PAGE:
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Coeliac Disease – pitfalls in monitoring adherence to a gluten free diet

Coeliac Disease – pitfalls in monitoring adherence to a gluten free diet

I want you to consider that everything we’re doing is wrong. This was the opening statement made by a Professor of Gastroenterology presenting at a UK symposium last year. The topic of discussion was how we monitor coeliac disease. With adherence rates reported to be between 42 and 92%, it is true that many coeliacs are at risk of developing complications. These are such as lymphoma, ulcerative jejunitis, osteoporosis, infertility, and nutritional deficiencies. In children signs of non-adherence include faltering growth and delayed puberty. To reduce the incidence of comorbidity we must have the right tools to detect gluten exposure. There are a variety of methods used in practice to assess adherence to a gluten free diet – validated scores, questionnaires, ask the patient, request a dietitian review and of course serology. Healthcare professionals like numbers, and biomarkers give us quick reassurance; until they don’t.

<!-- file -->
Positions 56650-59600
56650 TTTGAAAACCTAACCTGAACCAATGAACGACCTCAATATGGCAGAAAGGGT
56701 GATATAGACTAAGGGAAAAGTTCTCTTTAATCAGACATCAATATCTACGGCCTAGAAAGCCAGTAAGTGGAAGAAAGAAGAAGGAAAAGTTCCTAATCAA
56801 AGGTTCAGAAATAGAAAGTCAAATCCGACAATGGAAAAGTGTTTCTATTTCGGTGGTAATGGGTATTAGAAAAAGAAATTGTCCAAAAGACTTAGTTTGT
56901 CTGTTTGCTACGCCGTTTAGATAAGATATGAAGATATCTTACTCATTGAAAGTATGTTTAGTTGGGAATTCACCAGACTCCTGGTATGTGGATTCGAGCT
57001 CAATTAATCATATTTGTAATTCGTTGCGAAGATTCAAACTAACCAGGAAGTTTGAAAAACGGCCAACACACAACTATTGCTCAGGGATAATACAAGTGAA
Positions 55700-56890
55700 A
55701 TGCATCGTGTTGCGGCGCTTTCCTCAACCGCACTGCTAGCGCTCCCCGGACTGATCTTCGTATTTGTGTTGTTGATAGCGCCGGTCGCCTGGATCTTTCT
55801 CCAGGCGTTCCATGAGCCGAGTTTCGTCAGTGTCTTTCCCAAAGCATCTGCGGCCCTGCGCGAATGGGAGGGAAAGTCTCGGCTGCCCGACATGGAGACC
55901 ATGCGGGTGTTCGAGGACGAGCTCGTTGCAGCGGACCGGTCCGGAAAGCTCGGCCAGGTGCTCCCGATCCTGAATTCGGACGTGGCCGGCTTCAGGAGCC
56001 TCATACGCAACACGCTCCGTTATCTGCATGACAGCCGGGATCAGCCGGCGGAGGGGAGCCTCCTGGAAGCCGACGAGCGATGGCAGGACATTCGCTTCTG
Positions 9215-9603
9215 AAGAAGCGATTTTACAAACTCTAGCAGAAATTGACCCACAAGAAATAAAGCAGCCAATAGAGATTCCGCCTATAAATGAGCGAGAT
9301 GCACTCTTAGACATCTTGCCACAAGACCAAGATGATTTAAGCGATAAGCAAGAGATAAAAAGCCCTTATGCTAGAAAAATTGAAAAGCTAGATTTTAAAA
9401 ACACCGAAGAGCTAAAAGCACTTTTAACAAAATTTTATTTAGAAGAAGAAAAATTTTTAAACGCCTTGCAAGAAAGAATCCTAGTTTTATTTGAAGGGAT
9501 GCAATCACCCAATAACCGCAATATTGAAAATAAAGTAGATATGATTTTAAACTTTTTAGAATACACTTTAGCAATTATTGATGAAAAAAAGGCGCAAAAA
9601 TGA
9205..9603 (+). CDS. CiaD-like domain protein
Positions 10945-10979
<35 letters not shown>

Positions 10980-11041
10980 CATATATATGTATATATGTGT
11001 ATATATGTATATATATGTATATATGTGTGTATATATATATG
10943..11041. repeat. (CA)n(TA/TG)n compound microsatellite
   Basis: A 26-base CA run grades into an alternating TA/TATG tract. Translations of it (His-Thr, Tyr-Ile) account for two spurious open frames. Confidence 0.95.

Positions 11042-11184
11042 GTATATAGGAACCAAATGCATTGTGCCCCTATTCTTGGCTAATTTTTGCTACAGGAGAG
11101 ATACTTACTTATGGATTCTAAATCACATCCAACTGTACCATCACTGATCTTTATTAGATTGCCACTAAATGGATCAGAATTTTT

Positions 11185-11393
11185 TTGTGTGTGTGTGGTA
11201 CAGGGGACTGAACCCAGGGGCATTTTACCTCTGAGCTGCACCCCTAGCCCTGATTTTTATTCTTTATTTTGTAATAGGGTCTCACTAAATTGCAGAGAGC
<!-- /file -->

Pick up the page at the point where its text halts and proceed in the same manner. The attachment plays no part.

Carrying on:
Long term follow-up in coeliac disease remains controversial. Currently there are no effective non-invasive markers of gluten free diet adherence, with point-of-care testing, dietary adherence questionnaires and serology all having poor sensitivity for the detection of villous atrophy. Serological response is often used as a surrogate for histological recovery however. A recent survey reported 65% of Gastroenterologists in Canada used bloods including serology as a monitoring tool. Overall however serology was performed less frequently in adults than children in favour of routine intestinal biopsy, showing a trend towards the use of the gold standard assessment.

There are inherent difficulties in using coeliac serology as a monitoring tool. In order to obtain clinically meaningful endpoints, it is essential that patients are eating a certain amount of gluten prior to testing. Guidelines vary on the amounts and duration with one institution saying gluten in more than one meal daily for 6 weeks, and another recommending 1-3 slices of bread daily for 1-3months before testing. Once you can be sure the patient is adequately prepared for a test there are a few other serological anomalies to consider.